by Valerie Soo, Ph.D.
Science communication is one of those skills that are easy to learn, but difficult to master. Scientists are routinely trained to communicate among themselves (e.g., through journal articles and oral presentations), but are often insufficiently trained in communicating with non-scientists. With that in mind, EURAXESS Links ASEAN and Young Scientists Network-Academy of Sciences Malaysia (YSN-ASM) had jointly organised the Effective Science Communication Workshop in November 2015 to train participants to effectively communicate their research ideas towards a wide and variable audience.
Held in the office of ASM, this full-day workshop was attended by 35 participants ranging from early-career scientists to clinician researchers. Prof. Liong Min-Tze, the then Secretary-General of YSN, gave a brief welcoming speech, and introduced the trainer of the workshop, Dr. Sanna Fowler, who is a communication expert and an experienced trainer from the Swiss Federal Institute of Technology in Lausanne (EPFL), Switzerland.
Dr. Fowler led four interactive sessions during the workshop, namely “What am I doing here? Defining the impact of your research”, “How to tell your story”, “Pimp your data”, and “Creating presentations people will want to listen to”. As a correspondent for Scientific Malaysian, I was honoured to elaborate briefly on common challenges faced by Malaysian scientists in verbal and written communication, and how to sell oneself in the digital age. Overall, the contents of these sessions were filled with informative statistics and useful tips to help participants to convince others of their research ideas, disseminate the implications of their research, increase the visibility of their research, as well as to educate and influence decision-makers.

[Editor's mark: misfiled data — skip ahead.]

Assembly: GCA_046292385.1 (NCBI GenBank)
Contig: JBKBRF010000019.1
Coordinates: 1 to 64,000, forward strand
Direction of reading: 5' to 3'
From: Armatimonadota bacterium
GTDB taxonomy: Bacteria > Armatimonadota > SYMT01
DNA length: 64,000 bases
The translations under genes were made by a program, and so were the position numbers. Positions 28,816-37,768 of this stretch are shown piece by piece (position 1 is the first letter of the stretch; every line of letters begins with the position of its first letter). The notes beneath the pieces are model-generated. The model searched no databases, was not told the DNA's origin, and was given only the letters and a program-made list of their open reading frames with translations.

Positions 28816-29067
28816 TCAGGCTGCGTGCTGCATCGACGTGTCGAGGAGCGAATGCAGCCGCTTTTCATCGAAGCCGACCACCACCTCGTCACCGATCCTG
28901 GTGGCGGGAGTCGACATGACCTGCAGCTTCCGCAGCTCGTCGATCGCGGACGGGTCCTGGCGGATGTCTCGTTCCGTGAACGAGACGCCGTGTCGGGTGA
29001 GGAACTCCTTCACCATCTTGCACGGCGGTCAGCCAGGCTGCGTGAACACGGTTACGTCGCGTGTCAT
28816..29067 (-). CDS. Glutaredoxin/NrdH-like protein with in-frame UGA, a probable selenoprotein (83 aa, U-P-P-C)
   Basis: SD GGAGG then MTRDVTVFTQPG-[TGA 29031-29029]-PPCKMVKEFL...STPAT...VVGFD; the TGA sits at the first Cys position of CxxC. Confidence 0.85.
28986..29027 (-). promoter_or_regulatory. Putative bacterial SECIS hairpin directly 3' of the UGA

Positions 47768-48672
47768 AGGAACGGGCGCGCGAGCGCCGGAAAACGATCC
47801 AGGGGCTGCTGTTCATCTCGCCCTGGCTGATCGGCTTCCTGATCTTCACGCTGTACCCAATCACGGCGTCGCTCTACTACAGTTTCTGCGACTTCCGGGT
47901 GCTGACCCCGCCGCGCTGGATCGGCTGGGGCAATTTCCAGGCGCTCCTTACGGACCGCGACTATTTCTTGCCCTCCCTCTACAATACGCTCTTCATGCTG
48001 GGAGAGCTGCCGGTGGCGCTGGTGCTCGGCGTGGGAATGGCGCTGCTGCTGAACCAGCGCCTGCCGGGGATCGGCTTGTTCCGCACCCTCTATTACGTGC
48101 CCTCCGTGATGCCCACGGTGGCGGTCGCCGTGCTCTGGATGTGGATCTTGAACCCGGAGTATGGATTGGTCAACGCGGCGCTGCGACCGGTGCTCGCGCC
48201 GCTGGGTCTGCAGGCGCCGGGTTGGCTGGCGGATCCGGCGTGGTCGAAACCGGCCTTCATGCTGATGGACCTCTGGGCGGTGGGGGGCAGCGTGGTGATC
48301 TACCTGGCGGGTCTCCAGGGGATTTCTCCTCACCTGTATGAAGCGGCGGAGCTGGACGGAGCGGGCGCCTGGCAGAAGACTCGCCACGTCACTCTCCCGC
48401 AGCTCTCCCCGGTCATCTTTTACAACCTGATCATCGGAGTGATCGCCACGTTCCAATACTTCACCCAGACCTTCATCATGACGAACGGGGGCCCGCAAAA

The workshop ended with a prize-giving ceremony for the winners of the 2nd YSN-ASM Creative Science Writing Competition, and the workshop participants joined in to congratulate the winners. All the participants in this workshop – regardless of their seniority – admitted that they have learned a little bit more about communicating their science effectively, and they hope to put these communication tips into good use in the near future.
For more photos, please visit Photo Gallery.
EURAXESS Links ASEAN connects the research communities in ASEAN with their colleagues and peers in 40 European countries. The network provides information to the ASEAN research community on European research funding schemes, research careers and opportunities for research collaborations with Europe. For more information, please contact Dr. Susanne Rentzow-Vasu (email: [email protected]).
YSN-ASM represents a group of outstanding young doctorate scientists of Malaysian nationality with an age less than 40 years old and have the capability to contribute to strengthening the Malaysian scientific community. For more information, please contact Prof. Liong Min-Tze (email: [email protected]).